If you haven't had your fill of lawyers on television--actual and otherwise--you might want to tune in Fox's whimsical new drama series, "The Great Defender." Then again, you might not, for its humor and plots are thin and its characters are overbearing stereotypes.
Other than that. . . .
The series title refers to the music and text of Larry H. Parker-style television ads ("If you need a lawyer, call the best--me!") run by Boston protagonist Lou Frischetti (Michael Rispoli), a disheveled, disorderly, do-anything-to-win advocate whose sleazy, contemptible courtroom antics belie a heart of--yes--gold. He accepts food, in lieu of fees, from his poorer clients.
Bracketed by absurd courtroom sequences, the premiere pits the coarse, resourceful Lou against a silk-stocking Beacon Hill law firm that, predictably, is no match for the tactics of its swaggering, street-savvy opponent. The big loser in this blue collar-versus-blueblood clash is young Crosby Caufield III (Peter Krause), a snip of an Ivy League lawyer whose snobby disdain of Frischetti can mean only one thing: They'll wind up being close colleagues and pals.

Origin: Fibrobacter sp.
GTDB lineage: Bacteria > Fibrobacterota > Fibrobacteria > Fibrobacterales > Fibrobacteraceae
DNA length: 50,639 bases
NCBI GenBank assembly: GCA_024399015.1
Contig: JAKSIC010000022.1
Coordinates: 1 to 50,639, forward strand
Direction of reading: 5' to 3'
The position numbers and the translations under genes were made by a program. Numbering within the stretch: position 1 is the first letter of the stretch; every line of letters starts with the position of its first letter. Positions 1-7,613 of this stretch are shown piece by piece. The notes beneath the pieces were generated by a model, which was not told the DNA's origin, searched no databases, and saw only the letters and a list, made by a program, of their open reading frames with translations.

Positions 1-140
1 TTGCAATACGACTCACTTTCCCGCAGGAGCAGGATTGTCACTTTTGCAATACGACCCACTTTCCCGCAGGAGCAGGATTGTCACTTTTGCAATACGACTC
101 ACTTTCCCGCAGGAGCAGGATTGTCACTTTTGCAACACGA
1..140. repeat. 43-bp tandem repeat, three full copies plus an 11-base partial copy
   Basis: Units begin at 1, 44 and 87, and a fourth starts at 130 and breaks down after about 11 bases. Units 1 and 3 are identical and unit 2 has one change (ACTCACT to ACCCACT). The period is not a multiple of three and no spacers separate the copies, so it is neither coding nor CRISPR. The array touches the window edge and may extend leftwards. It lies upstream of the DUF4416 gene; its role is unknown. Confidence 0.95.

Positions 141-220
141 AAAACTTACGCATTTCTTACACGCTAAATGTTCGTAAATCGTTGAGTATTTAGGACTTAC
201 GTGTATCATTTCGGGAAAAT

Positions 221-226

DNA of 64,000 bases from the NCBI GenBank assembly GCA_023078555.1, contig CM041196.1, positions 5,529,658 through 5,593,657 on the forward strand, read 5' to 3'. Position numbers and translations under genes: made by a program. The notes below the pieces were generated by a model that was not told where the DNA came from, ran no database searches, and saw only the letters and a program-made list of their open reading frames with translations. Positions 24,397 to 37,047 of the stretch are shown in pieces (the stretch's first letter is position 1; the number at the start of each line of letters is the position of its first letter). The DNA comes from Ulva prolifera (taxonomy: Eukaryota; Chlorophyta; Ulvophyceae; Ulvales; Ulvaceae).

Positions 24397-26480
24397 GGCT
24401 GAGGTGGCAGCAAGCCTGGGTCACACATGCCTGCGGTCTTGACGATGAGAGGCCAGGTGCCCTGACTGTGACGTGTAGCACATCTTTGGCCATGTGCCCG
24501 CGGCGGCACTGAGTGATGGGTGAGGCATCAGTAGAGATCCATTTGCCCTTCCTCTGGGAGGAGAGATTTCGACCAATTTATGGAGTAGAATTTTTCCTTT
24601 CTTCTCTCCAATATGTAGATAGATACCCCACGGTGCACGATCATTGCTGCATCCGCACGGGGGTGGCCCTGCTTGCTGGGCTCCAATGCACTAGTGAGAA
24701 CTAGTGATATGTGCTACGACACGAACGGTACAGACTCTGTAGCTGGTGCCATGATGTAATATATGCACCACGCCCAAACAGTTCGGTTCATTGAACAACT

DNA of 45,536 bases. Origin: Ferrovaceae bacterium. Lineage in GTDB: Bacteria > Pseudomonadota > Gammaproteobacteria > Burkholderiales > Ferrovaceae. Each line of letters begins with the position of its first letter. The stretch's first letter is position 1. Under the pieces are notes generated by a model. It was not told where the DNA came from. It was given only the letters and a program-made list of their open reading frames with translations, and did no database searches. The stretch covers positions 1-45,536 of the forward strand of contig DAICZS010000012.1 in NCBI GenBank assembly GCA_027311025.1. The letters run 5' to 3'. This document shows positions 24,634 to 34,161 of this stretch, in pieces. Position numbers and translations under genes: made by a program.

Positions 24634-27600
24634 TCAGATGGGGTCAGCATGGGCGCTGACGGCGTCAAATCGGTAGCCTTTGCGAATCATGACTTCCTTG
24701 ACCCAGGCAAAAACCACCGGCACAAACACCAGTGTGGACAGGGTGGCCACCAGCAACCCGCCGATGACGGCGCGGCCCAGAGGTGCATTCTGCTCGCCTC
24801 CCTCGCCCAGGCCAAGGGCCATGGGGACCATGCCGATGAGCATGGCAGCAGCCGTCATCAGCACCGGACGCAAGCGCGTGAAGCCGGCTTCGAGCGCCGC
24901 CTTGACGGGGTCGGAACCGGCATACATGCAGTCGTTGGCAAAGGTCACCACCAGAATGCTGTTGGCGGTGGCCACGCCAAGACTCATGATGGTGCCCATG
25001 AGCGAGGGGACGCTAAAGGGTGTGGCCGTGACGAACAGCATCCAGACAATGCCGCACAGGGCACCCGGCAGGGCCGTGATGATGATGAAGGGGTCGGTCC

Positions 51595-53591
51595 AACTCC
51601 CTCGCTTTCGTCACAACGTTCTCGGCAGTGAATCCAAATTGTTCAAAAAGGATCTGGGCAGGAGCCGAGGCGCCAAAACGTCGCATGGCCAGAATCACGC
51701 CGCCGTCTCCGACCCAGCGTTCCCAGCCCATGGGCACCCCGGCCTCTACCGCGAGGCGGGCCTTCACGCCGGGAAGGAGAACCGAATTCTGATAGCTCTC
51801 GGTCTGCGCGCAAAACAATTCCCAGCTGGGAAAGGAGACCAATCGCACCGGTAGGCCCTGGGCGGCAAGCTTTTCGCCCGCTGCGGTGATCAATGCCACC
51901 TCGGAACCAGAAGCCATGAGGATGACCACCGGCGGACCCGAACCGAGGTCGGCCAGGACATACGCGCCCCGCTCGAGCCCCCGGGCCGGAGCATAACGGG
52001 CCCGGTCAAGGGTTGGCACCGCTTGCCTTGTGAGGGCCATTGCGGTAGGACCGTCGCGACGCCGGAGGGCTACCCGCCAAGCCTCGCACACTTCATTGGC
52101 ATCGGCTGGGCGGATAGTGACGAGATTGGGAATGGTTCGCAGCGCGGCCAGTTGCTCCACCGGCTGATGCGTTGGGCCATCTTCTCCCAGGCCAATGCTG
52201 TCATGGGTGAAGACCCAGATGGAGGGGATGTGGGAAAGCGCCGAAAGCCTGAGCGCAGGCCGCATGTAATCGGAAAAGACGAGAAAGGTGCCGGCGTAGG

When the uptown law firm's admiring senior partner (Richard Kiley) makes Frischetti an offer that he cavalierly dismisses ("Could you picture me, Lou Frischetti, on Beacon Hill?"), you know his relocation is a done deal.
Accompanying him will be his seductive investigator (Kelly Rutherford) and his mother, Pearl (Rhoda Gemignani), whose mouthy might as his receptionist is the premiere's only source of humor.
Visitor: "Buzz Mr. Frischetti."
Pearl: " Hey, Lou! He's buzzed."
At least "The Great Defender" doesn't play favorites. The second episode tackles a stolen kidney scam, with Lou making the medical profession appear as ridiculous as he does the legal profession.
* "The Great Defender" premieres at 7 p.m. Sunday on Fox (Channels 11 and 6).